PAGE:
If the claimant has not engaged in substantial gainful activity, the second step of the test next requires examination of whether the child suffers from one or more medically determinable impairments that, either singly or in combination, are properly regarded as severe, in that they cause more than a minimal functional limitation. See 20 C.F.R. § 416.924(c); Kittles, 245 F. Supp. 2d at 488; Ramos, 2003 WL 21032012, at *7. In essence, "a child is [disabled under the Social Security Act] if his impairment is as severe as one that would prevent an adult from working." Zebley v. Sullivan, 493 U.S. 521, 529, 110 S. Ct. 885, 890 (1990).
If the existence of a severe impairment is discerned, the agency must then determine, at the third step, whether it meets or equals a presumptively disabling condition identified in the listing of impairments set forth under 20 C.F.R. Pt. 404, Subpt. P., App. 1 (the "Listings"). Id. Equivalence to a listing can be either medical or functional. See 20 C.F.R. § 416.924(d); Kittles, 245 F. Supp. 2d at 488; Ramos, 2003 WL 21032012, at *7. If an impairment is found to meet, or qualify as medically or functionally equivalent to, a listed disability and the twelve-month durational requirement is satisfied, the claimant will be deemed disabled. See 20 C.F.R. § 416.924(d)(1); Ramos, 2003 WL 21032012, at *8.
Analysis of functionality is informed by consideration of how a claimant functions in six main areas referred to as "domains." 20 C.F.R. § 416.926a(b)(1); Ramos, 2003 WL 21032012, at *8. The domains are described as "broad areas of functioning intended to capture all of what a child can or cannot do." 20 C.F.R. § 416.926a(b)(1). Those domains include: (i) [a]cquiring and using information; (ii) [a]ttending and completing tasks; (iii) [i]nteracting and relating with others; (iv) [m]oving about and manipulating objects; (v) [c]aring for [oneself]; and (vi) [h]ealth and physical well-being. See 20 C.F.R. § 416.926a(b)(1).
Functional equivalence is established in the event of a finding of an "extreme" limitation, meaning "more than marked," in a single domain. 20 C.F.R. § 416.926a(a); Ramos, 2003 WL 21032012, at *8. An "extreme limitation" is an impairment which "interferes very seriously with [the claimant's] ability to independently initiate, sustain, or complete activities." 20 C.F.R. § 416.926a(e)(3)(I) (emphasis added).
Alternatively, a finding of disability is warranted if a "marked" limitation is found in any two of the listed domains. 20 C.F.R. § 416.926a(a); Ramos, 2003 WL 21032012, at *8. A "marked limitation" exists when the impairment "interferes seriously with [the claimant's] ability to independently initiate, sustain, or complete activities." 20 C.F.R. § 416.926a(e)(2)(i). "A marked limitation may arise when several activities or functions are impaired, or even when only one is impaired, as long as the degree of limitation is such as to interfere seriously with the ability to function (based upon age-appropriate expectations) independently, appropriately, effectively, and on a sustained basis." 20 C.F.R. Pt. 404, Subpt. P, App. 1, § 112.00(C).
The primary issue before the Court is whether the ALJ's conclusion that D.G.'s impairment did not meet, medically equal, or functionally equal a listing is supported by substantial evidence. After carefully considering the matter, the Court answers this question in the affirmative for the reasons stated in Defendant's memorandum of law. (Dkt. No. 14 at 14-19 [Def.'s Mem. of Law].) The Court would only add the following analysis.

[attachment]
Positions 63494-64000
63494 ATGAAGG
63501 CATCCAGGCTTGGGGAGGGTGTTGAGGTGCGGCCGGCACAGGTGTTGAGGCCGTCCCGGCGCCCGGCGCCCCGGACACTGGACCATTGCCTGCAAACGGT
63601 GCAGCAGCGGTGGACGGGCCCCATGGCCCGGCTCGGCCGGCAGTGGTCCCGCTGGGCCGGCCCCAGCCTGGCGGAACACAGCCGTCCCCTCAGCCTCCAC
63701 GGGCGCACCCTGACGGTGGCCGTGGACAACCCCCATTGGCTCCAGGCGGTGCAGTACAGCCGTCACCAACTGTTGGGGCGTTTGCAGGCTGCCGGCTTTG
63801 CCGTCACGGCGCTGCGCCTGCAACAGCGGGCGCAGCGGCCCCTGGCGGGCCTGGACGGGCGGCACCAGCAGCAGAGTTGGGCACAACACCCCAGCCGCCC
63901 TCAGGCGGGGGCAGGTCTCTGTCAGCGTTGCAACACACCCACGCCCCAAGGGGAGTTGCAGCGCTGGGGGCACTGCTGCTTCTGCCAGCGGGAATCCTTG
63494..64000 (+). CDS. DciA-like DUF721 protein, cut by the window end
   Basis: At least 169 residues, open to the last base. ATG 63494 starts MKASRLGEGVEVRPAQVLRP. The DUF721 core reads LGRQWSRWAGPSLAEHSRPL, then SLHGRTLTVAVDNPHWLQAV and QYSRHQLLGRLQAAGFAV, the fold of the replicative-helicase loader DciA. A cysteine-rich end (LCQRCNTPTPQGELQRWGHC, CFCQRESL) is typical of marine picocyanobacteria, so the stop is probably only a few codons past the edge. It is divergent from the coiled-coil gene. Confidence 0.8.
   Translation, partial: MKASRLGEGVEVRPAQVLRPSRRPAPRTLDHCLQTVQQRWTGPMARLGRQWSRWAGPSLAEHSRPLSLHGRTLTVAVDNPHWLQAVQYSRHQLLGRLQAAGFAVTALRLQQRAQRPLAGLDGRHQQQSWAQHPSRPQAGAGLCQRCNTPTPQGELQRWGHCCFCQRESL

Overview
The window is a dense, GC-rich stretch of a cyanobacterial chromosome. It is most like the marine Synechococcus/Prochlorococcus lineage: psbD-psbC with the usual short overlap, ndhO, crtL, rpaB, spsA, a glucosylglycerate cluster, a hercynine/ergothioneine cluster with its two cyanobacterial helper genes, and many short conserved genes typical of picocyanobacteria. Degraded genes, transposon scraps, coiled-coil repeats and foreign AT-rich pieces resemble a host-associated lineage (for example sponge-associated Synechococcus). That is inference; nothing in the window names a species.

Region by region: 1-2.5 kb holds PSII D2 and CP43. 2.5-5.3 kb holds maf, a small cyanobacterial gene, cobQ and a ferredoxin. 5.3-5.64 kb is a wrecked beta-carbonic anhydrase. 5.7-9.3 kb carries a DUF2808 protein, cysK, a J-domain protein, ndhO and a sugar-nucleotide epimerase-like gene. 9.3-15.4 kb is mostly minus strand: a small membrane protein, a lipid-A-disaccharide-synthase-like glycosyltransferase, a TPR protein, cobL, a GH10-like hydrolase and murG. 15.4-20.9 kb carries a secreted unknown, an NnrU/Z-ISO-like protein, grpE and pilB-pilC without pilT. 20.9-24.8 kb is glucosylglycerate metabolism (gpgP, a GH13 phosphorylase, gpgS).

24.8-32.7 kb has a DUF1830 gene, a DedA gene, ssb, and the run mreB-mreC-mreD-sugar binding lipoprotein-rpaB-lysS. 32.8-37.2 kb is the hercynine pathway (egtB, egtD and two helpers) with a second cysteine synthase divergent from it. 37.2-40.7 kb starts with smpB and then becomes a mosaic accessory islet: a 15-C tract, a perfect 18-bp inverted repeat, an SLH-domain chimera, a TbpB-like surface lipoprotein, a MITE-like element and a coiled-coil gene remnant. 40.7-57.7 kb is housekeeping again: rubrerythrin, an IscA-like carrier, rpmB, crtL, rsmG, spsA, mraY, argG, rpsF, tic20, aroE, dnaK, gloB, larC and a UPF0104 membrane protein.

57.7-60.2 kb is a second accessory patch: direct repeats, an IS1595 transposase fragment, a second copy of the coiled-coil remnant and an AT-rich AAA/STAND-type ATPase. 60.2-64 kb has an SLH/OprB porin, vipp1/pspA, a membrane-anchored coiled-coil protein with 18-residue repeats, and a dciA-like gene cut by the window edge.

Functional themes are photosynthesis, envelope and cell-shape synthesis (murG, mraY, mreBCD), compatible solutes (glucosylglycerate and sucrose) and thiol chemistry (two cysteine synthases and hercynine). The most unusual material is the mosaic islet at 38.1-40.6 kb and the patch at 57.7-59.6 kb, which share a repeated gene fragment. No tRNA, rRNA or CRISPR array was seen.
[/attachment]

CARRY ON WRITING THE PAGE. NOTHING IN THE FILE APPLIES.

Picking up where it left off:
Plaintiff acknowledges that functional equivalence of a Listing is found where there is a finding of an extreme limitation in one domain of functioning or a finding of a marked limitation in two domains. See 20 C.F.R. § 926a(a). Plaintiff argues, though, that the regulations recognize that an impairment may be of a "listing-level severity" even if it does not result in an extreme limitation in one domain or a marked limitation in two. (Dkt. No. 12 at 8 [Pl.'s Mem. of Law, citing 20 C.F.R. 416.925(b)(2)(ii)].) The cited regulation actually provides that an impairment may be of a "listing-level severity" even if it does not result in an extreme limitation in one domain or a marked limitation in two, "if the listing that we apply does not require such limitations to establish that an impairment(s) is disabling." 20 C.F.R. § 416.925(b)(2)(ii).
Here, the ALJ, after finding that D.G.'s ADHD is severe, decided that it does not meet Listing 112.11, which requires marked inattention, marked impulsiveness, and marked hyperactivity. Because the Listing applied by the ALJ does require marked limitations in order to establish that D.G.'s ADHD is disabling, the regulatory provision for functional equivalence in 20 C.F.R. § 926a(a) applies.
Plaintiff next acknowledges that D.G.'s treating psychiatrist, Dr. Robert Harnick, found moderate limitations "in three domains," but argues that this opinion "should have been accorded great, significant and/or controlling weight" as it is consistent with the opinions of D.G.'s mother, step-father, step-grandmother and first grade teacher, as well as the opinion of Dr. Thomas Osika. (Dkt. No. 12 at 8 [Pl.'s Mem. of Law].) To be sure, Dr. Harnick opined that D.G. has moderate limitation in the personal/behavioral function and in concentration, persistence and pace; moderate or less than moderate limitation in the social development function, and less than moderate limitation in the functions of cognitive development, communicative development and motor development. (T. 259-260.) Moreover, the ALJ stated that he gave "great" and "controlling weight" to Dr. Harnick's opinion, finding it to be "well supported by the objective clinical and laboratory findings and consistent with all evidence in the medical record." (T. 20.)
Plaintiff goes on to argue that the ALJ erred in giving controlling weight to the opinion of D.G.'s third grade teacher after "only" four months of observation, to the detriment of the opinions of D.G.'s family members, whose opinions are consistent with those of Drs. Harnick and Osika. However, it is clear that this argument also relies on Plaintiff's misinterpretation of the regulations to allow a finding of disability where a claimant has a moderate limitation in multiple domains, which is not the case here. Accordingly, the ALJ's decision is affirmed in its entirety.
ACCORDINGLY, it is
ORDERED that Defendant's motion for judgment on the pleadings (Dkt. No. 14) is GRANTED; and it is further
ORDERED that Plaintiff's motion for judgment on the pleadings (Dkt. No. 12) is DENIED; and it is further
ORDERED that Defendant's decision denying disability benefits is AFFIRMED; and it is further
ORDERED that Plaintiff's Complaint (Dkt. No. 1) is DISMISSED.
© 1992-2012 VersusLaw Inc.